While improved mealtime practices can reduce agitation, improve quality of life, and increase food intake for people in aged care, the degree of implementation of these strategies is unknown. This study describes food service practices in residential aged care facilities, focusing on units caring for people with dementia. An online survey was distributed to residential aged care facilities for completion by the food service manager (n = 2057). Of the 204 responses to the survey, 63 (31%) contained a dementia-specific unit. Most facilities used adaptive equipment (90.2%) and commercial oral nutritional supplements (87.3%). A higher proportion of facilities with a dementia-specific service used high-contrast plates (39.7%) than those without (18.4%). The majority of facilities had residents make their choice for the meal more than 24 h prior to the meal (30.9%). Use of high contrast plates (n = 51, 25%) and molds to reform texture-modified meals (n = 41, 20.1%) were used by one-quarter or less of surveyed facilities. There is a relatively low use of environmental and social strategies to promote food intake and wellbeing in residents, with a focus instead on clinical interventions. Research should focus on strategies to support implementation of interventions to improve the mealtime experience for residents.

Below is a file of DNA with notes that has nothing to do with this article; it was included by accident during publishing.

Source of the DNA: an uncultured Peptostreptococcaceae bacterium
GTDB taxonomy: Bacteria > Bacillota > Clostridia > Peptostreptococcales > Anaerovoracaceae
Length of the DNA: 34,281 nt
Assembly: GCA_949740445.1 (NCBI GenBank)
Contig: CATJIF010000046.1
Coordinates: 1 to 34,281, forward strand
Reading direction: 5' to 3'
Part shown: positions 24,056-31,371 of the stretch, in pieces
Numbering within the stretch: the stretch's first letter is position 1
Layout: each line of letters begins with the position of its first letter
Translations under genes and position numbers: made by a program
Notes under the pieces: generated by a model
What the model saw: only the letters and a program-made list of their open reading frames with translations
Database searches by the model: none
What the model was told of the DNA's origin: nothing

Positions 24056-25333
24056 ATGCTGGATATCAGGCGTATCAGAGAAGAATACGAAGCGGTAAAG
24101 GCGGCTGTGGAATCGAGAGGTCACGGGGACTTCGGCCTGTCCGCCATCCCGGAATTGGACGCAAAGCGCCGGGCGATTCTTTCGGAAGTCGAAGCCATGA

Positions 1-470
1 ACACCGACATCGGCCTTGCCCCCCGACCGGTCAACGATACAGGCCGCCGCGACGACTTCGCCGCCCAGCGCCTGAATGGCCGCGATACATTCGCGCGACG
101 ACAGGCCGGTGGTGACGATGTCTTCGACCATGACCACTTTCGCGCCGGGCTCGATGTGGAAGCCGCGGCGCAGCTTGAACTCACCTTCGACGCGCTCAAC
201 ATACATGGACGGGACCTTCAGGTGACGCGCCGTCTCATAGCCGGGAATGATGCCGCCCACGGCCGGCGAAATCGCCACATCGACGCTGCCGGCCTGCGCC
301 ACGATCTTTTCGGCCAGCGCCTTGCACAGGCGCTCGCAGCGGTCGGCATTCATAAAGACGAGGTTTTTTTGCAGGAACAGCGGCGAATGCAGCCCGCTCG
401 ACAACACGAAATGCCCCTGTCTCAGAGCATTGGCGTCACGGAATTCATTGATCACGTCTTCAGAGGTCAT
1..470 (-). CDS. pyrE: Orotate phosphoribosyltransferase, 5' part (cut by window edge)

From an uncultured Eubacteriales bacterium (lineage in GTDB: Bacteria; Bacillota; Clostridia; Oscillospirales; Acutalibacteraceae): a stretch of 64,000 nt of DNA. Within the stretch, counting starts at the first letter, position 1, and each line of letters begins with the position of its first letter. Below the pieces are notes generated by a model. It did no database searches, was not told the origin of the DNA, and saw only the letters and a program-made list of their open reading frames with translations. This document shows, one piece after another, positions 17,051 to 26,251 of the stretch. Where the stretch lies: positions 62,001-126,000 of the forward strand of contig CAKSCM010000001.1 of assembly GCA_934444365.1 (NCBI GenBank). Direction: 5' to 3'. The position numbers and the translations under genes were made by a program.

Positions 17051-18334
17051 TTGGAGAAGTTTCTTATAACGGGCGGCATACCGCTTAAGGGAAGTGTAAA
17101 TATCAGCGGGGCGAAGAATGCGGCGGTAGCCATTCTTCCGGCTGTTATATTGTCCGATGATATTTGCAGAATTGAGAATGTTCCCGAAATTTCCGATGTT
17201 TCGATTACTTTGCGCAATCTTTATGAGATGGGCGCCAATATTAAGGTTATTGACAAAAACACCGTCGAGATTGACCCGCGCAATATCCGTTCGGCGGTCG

Bibliographical noteThis article is an open access article distributed under the terms and conditions of the Creative Commons Attribution (CC BY) license (http://creativecommons.org/licenses/by/4.0/). ©2018 by the authors. Licensee MDPI, Basel, Switzerland.
- Aged care
- Nursing homes
- Food services